Here's Bloomberg EDU's new interview with superintendent Bill Hite.

Charts: Teachers = Teamsters?

image from educationnext.orgThere's lots to learn from Mike Antonucci's new Education Next piece on the rise and (projected) fall of teacher union membership and influence in America -- Antonucci manages to be both critical and sympathetic-seeming at the same time -- but this chart is a good place to start. Used with permission.

"Even if their current difficulties continue, the NEA and the AFT will never disappear. But their days of dominating the education environment are on the wane. In the future, we will look upon them as we now do the Teamsters, as remnants of an earlier age."

Some of the same issues and dynamics can be found in Stephanie Simon's latest piece on union advocacy and influence in the 2014 midterms.  Whether the trends are good for American schoolkids, or bad, or a mixed bag, I'll leave for another day or others to say -- but I wrote a book about a neighborhood charter school with a "thin" union contract if that gives you a clue.

5 Best Blogs & Tweets [Of Today]: New Reform Groups Pop Up In Boston & NY

TIME reports allegations of mass cheating on SAT http://ow.ly/DxjNF  Students demand apology [no, not really]

Boston failing thousands of students, says reform group - CommonWealth Magazine http://ow.ly/DwXKm  - FFES lands in Boston

Pro-Common Core group "High Achievement New York" says repeal would cost NY $280M http://ow.ly/DwSdh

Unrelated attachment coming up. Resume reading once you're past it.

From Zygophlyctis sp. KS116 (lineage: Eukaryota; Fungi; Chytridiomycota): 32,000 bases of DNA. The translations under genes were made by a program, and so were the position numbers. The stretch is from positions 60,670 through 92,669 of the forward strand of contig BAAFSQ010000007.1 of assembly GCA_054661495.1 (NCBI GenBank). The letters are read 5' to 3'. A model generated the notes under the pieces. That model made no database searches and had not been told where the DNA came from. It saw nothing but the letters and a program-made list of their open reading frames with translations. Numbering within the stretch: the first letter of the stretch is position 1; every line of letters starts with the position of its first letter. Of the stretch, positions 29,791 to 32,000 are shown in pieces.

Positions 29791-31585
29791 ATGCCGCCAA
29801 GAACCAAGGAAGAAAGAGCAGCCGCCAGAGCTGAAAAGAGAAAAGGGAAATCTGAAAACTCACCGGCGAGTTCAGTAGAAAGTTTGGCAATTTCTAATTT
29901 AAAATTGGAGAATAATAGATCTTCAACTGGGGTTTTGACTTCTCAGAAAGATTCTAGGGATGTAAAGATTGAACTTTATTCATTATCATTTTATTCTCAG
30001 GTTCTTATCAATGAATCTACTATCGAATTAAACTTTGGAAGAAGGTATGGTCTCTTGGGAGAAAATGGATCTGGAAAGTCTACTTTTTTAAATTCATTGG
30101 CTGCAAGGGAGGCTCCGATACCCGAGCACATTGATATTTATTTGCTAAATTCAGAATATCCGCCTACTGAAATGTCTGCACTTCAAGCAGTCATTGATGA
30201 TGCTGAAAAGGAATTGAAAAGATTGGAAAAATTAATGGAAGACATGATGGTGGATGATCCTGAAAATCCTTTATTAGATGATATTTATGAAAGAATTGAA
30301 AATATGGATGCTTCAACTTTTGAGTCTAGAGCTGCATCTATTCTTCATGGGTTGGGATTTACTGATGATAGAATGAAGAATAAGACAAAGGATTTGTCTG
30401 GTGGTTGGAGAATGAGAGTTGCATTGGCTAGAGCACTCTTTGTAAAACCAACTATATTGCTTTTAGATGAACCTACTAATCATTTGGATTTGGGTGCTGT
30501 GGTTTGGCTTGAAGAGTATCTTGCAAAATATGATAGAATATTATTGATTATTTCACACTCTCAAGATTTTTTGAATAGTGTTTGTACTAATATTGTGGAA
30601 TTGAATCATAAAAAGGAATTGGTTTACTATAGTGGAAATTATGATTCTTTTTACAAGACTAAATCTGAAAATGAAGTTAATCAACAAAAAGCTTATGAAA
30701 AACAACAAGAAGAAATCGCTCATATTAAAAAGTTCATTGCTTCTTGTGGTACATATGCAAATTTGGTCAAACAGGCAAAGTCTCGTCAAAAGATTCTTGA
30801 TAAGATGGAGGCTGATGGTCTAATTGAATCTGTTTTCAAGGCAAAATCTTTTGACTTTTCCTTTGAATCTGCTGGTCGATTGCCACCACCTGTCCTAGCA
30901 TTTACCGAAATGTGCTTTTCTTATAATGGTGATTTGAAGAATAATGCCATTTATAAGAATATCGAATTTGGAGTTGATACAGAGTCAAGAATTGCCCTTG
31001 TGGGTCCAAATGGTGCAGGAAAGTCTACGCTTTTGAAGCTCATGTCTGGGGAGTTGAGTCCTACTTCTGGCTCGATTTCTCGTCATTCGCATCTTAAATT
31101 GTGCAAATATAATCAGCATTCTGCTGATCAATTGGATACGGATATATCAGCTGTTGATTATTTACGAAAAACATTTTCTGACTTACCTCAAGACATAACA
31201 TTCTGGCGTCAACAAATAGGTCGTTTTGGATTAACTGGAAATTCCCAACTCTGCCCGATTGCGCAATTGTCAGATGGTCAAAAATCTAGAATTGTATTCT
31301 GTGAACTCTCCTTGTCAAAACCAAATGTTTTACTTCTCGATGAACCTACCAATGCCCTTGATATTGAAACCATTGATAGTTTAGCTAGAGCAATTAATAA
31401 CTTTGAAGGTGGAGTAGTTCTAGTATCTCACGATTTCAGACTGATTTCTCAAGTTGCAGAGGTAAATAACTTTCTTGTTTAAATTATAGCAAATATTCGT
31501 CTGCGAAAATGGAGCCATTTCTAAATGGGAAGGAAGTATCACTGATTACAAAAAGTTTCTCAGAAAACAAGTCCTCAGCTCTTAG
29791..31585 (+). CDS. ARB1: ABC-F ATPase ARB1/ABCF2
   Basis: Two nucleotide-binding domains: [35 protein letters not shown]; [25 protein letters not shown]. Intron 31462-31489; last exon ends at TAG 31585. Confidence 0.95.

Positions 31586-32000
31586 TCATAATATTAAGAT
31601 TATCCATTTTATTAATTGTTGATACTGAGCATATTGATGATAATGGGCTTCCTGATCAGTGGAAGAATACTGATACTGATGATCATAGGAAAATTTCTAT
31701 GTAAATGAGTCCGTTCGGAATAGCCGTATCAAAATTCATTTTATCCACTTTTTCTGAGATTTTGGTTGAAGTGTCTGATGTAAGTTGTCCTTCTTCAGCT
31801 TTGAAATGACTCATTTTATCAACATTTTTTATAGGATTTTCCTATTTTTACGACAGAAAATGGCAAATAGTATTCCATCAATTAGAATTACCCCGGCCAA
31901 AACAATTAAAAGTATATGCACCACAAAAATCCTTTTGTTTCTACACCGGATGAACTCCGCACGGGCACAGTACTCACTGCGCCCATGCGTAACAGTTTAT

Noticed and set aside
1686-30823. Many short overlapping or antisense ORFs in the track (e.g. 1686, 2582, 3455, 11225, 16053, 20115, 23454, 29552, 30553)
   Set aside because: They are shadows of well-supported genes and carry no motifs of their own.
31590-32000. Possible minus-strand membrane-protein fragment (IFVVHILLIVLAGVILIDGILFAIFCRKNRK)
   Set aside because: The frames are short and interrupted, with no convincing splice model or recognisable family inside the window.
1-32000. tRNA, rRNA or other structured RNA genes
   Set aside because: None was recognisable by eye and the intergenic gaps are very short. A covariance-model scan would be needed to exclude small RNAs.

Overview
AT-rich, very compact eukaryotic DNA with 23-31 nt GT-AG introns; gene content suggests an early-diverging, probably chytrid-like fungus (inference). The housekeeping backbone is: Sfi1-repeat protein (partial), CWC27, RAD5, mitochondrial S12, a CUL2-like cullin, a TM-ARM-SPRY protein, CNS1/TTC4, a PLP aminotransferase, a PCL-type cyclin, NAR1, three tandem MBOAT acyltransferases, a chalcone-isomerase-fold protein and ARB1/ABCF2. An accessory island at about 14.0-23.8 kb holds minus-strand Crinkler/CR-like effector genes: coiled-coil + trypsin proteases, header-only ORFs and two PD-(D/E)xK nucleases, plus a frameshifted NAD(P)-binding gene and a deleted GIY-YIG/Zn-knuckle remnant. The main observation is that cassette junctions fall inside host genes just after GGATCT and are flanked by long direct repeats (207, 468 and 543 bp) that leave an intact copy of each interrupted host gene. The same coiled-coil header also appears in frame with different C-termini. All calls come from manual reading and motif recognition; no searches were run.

Fascinating new @EducationNext look at what's going on inside teachers unions and where they're going http://ow.ly/Dxc4T 

This Is What Happens When You Criticize TFA | The Nation http://ow.ly/DwWtM 

Cuomo calls public school system a ‘monopoly’ he wants to bust http://ow.ly/DwhRm  [But NYSUT still won't officially oppose him]

With $100M pledge, Apple hops on board Obama program to wire up schools - Chicago Tribune http://ow.ly/Dw2LQ 

Quotes: You Think *Charter* Schools Are The Real Problem? Think Again.

Quotes2The Education Department’s Office for Civil Rights currently has 40 open investigations prompted by concerns that districts had shortchanged minority students...  In addition, the department is monitoring compliance agreements with 18 other districts that have adopted plans to redress inequities. - NYT editorial board in response to Office of Civil Rights announcemnt (The Department of Education Offers States Guidance on Equality